A study of how the city of Port Said was created, and its spaces mutually produced and transformed through the practices of both dwellers and the state
Founded in 1859, as part of the Suez Canal project and named after Khedive Said, the city of Port Said has always stood at the juncture of global, national, and local networks of forces, the city itself a reflection of many layers of Egypt’s modern history, from its colonial past through to the eras of national liberation and neoliberalism.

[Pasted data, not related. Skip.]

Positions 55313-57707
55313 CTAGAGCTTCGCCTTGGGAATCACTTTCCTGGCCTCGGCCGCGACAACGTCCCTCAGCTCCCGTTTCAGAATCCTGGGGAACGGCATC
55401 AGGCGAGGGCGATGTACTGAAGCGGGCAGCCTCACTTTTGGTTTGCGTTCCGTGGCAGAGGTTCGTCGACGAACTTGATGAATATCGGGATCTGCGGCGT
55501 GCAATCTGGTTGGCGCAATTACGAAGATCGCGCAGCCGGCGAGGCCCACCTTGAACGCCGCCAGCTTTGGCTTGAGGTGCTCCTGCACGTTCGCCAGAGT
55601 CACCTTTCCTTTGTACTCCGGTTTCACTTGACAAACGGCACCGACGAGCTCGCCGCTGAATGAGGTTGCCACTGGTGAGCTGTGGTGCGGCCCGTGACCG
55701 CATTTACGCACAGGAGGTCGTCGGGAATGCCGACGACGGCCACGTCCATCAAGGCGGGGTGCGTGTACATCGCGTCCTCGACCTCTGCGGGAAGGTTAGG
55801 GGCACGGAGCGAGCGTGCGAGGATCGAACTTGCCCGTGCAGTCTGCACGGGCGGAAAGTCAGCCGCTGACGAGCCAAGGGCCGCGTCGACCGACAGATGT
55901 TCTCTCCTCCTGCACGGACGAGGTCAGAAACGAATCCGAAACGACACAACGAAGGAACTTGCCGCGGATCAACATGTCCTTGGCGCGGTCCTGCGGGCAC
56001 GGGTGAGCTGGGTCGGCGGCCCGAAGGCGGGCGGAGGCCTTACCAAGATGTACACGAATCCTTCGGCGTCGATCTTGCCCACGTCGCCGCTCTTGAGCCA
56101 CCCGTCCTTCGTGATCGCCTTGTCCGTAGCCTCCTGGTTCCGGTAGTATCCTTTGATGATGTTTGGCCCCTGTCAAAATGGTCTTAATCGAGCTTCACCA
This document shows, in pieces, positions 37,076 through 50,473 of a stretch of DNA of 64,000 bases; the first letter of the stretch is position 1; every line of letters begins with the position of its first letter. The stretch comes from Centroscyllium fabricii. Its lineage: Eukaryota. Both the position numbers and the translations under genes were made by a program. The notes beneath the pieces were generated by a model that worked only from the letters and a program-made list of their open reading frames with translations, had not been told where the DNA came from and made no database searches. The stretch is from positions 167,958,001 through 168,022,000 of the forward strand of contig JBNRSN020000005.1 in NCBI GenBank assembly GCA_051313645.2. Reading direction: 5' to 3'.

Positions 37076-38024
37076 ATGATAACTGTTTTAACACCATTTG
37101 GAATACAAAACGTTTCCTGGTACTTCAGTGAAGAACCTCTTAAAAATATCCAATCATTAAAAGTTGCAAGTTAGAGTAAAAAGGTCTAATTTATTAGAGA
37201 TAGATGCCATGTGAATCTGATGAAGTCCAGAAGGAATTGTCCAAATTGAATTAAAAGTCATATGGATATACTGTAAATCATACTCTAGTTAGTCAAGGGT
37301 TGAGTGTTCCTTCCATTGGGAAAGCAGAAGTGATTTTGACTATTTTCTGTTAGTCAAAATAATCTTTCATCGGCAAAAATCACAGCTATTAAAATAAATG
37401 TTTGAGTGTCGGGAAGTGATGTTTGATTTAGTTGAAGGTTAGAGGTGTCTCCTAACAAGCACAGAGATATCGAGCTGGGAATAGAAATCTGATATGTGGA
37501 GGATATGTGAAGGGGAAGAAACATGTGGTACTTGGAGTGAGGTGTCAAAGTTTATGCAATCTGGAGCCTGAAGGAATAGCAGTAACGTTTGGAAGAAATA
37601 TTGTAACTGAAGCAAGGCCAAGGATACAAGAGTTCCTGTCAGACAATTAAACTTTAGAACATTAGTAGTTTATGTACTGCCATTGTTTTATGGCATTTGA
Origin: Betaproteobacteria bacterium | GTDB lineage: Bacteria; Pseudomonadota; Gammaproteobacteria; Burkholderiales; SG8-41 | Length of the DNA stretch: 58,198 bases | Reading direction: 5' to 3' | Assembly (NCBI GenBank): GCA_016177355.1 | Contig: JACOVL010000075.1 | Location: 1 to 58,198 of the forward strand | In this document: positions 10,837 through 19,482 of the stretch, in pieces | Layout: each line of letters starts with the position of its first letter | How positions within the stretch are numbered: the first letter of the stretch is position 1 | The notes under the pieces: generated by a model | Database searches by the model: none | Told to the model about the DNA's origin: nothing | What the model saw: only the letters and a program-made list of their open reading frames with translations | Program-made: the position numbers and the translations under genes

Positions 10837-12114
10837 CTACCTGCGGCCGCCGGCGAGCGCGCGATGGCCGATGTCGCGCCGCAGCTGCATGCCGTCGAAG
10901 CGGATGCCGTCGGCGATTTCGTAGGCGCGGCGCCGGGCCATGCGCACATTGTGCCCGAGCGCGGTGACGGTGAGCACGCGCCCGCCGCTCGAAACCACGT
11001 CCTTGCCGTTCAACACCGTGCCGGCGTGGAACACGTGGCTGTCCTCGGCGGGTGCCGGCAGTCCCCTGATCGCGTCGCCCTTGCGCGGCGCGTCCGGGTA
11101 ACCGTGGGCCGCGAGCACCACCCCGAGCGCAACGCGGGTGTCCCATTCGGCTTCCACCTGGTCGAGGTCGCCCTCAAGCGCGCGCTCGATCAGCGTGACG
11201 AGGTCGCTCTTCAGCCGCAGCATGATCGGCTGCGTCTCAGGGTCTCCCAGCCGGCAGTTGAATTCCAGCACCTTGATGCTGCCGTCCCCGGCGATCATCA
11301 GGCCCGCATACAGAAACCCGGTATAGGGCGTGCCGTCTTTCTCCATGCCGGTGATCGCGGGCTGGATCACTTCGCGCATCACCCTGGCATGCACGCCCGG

Drawing on Bruno Latour’s and Henri Lefebvre’s conceptual works, this study examines how the ‘social’ (encompassing all aspects of human life—the political, the economic, and the social) of the city of Port Said was created, and how its spaces were mutually produced and transformed through the practices of both dwellers and the state. Looking also at the temporality of these processes, Mostafa Mohie examines three key moments: al-tahgir (the forced migration that followed the outbreak of the 1967 war and remained until 1974, when Port Saidians were permitted to return to their homes following the 1973 October War); the declaration of the free trade zone in the mid-1970s; and the Port Said Stadium massacre in 2012.
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